Daniel Hannan is an MEP for South-East England, and a journalist, author, and broadcaster. His most recent book is What Next: How to Get the Best from Brexit.

In 2015, MI5 uncovered an Iranian-sponsored bomb factory in Hillingdon. Police found three metric tonnes of ammonium nitrate – the explosive material used in, among other terrorist abominations, the Oklahoma bombing.

The date is important. A few months earlier, Britain, as one of the permanent members of the UN Security Council, had struck a deal with Iran that was meant to provide for that country’s reintegration into the world community as a non-nuclear state. 2015 was arguably the high point of the international community’s policy of constructive engagement with the ayatollahs. The bomb-making operation, in other words, was not a response to British or American provocation. It was simply an example of Iran being Iran – the world’s pre-eminent exporter of violence.

There is a tendency in Britain to think of Iran simply as a regional nuisance – a threat, no doubt, to Israel, and to some of Britain’s Arab allies, but hardly a global menace. This is fundamentally to misunderstand the way the mullahs think.

Consider the following list of countries: Albania, Argentina, Bahrain, Denmark, France, India, Kenya, Thailand. What do they have in common? Only this: they have all been on the receiving end of Iranian-sponsored terrorism, most of it masterminded by the late and unlamented Qasem Soleimani.

A strange list, no? I mean, what possible interest could the Iranian state have in, say, Argentina? In 1994, a Jewish cultural centre in Buenos Aires was bombed, with 85 fatalities and hundreds of injuries. The trail led back to Teheran. What were the mullahs trying to achieve? Could it have been precisely Argentina’s distance from Iran that made it attractive? That Iran’s leaders wanted to show that they could strike anywhere? That state sovereignty, territorial jurisdiction and geographical remoteness meant nothing to them?

When we think of the 1979 Islamic Revolution, we tend to overemphasise the first word and underemphasise the second. Yes, Iran’s leaders are theocrats; but, far more immediately, they are revolutionaries, committed to spreading their revolt across the world.

Like the French revolutionaries after 1789, or the Russian revolutionaries after 1917, they immediately spilled out from behind their borders, sponsoring militias and terrorist cells on every continent.

In retrospect, their intentions were clear from their first act, namely the attack on the US embassy in Teheran. It is hard, forty years on, to emphasise quite how shocking it was to make hostages of diplomatic personnel. The sanctity of legation buildings is the cornerstone of the international order. When, for example, Gen Galtieri invaded the Falkland Islands, British diplomats in Buenos Aires never seriously feared for their safety. Even during the Second World War, when barbaric dictatorships fought to destroy one another, diplomatic personnel were peacefully evacuated through neutral countries.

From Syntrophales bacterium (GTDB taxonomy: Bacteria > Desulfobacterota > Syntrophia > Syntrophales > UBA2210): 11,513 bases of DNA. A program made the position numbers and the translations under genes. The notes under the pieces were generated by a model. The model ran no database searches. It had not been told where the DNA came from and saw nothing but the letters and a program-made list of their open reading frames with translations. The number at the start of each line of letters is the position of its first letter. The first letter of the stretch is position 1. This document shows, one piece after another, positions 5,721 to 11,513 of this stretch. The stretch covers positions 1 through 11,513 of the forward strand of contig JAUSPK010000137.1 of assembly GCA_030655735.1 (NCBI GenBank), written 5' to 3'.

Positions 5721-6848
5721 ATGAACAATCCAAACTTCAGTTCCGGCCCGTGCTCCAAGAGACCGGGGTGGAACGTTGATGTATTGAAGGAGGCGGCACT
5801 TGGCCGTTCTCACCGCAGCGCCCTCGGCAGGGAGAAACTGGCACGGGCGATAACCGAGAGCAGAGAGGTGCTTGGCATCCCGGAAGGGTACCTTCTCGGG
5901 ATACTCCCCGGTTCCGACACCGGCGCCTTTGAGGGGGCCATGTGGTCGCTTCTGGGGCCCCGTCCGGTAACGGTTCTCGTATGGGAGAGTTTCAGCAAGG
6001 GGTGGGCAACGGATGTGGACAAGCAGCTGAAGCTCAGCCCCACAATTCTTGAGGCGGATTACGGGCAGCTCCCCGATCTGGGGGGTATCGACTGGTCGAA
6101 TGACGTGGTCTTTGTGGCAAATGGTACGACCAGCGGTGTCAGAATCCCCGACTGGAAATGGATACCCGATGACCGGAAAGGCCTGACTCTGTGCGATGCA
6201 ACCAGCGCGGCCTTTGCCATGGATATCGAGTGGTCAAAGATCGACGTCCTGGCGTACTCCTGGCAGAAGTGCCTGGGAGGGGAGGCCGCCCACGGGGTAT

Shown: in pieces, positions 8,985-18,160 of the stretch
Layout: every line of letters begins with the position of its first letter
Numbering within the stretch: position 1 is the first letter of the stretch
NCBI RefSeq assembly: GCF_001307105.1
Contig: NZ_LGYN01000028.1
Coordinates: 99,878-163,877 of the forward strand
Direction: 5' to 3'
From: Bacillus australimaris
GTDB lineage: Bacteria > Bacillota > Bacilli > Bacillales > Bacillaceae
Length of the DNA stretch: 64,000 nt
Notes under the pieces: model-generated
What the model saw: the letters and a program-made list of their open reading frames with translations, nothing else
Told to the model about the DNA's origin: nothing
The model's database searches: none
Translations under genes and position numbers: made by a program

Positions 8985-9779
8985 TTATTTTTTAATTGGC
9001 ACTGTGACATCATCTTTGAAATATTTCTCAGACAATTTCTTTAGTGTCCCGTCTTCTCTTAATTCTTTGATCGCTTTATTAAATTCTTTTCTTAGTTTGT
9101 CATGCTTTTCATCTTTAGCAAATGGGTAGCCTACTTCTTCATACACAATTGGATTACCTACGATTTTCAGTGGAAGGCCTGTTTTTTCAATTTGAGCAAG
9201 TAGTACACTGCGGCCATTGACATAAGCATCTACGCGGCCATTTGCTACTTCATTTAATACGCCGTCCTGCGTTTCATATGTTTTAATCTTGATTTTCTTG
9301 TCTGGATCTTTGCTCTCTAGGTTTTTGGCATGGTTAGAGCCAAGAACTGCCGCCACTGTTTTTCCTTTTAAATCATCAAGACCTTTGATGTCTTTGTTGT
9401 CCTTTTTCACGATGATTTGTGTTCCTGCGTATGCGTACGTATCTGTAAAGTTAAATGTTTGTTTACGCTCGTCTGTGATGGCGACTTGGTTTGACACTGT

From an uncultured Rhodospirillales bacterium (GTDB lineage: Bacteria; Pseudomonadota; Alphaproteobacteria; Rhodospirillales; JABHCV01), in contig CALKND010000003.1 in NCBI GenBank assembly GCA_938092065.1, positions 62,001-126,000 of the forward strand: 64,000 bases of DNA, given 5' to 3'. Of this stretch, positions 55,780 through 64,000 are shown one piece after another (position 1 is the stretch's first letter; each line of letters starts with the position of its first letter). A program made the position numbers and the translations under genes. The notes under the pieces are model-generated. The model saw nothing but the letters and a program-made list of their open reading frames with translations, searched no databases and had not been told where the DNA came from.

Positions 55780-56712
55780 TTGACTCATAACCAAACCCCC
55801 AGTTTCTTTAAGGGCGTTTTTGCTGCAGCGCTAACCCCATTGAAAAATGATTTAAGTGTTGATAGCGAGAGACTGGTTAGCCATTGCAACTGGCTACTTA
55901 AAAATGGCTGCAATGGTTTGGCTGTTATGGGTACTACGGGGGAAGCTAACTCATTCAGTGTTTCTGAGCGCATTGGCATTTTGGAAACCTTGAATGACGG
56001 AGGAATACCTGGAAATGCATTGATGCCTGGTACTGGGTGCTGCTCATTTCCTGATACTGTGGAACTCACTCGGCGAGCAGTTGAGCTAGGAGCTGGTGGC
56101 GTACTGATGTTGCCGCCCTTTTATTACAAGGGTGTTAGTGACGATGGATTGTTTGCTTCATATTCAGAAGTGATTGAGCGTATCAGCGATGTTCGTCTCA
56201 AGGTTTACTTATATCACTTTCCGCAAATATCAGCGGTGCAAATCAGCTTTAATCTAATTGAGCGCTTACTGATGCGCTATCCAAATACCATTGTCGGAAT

In refusing to recognise that norm, the ayatollahs were sending out the clearest possible signal: “Your rules don’t apply to us. We don’t recognise your notions of international law”. And so they have continued for four decades.

Their apologists in the West want to make all this about us. If only we stopped meddling in the region, they argue, there would be no blowback. If only we hadn’t backed the coup against Mohammed Mossadegh in 1953, all would have been well. If we carry on intervening, we can hardly complain when we get attacked in return. This line is taken especially strenuously by Jeremy Corbyn, a former employee of an Iranian state TV station.

But it misses the nature of the regime in Teheran. Revolutionaries are precisely that – revolutionary. Their regimes depend on a degree of overseas conflict. Again like the French and Russian revolutionaries, the Iranian revolutionaries win support at home by picking fights abroad. In Leninist terms, they export their internal contradictions. Or, to borrow a metaphor from chaos theory, they drink order from their surroundings.

During the years when the West, led by the EU, sought to draw Iran back into the comity of nations, the ayatollahs continued to sponsor militias from the Balkans to the old Silk Road Khanates. They backed terrorist bombs, cyberattacks and drone shootings. The event that immediately triggered the retaliation against Soleimani was another Iranian attack on an American embassy – this time in Iraq. Those who warn us sonorously against about “the cost of escalation” should at least acknowledge the cost of non-escalation.

During the Cold War, Western leaders were careful to stress that their quarrel was with revolutionary communism, not with the peoples of Russia, East Germany or Cuba. They were clear that the problem was communism itself: that its internal logic made it expansionist and destabilising.

Precisely the same applies today. Few nations can match Persia in the depth of their civilization. But that country’s present leaders are a menace to their people, their neighbours and everyone else. They need to be confronted and defeated.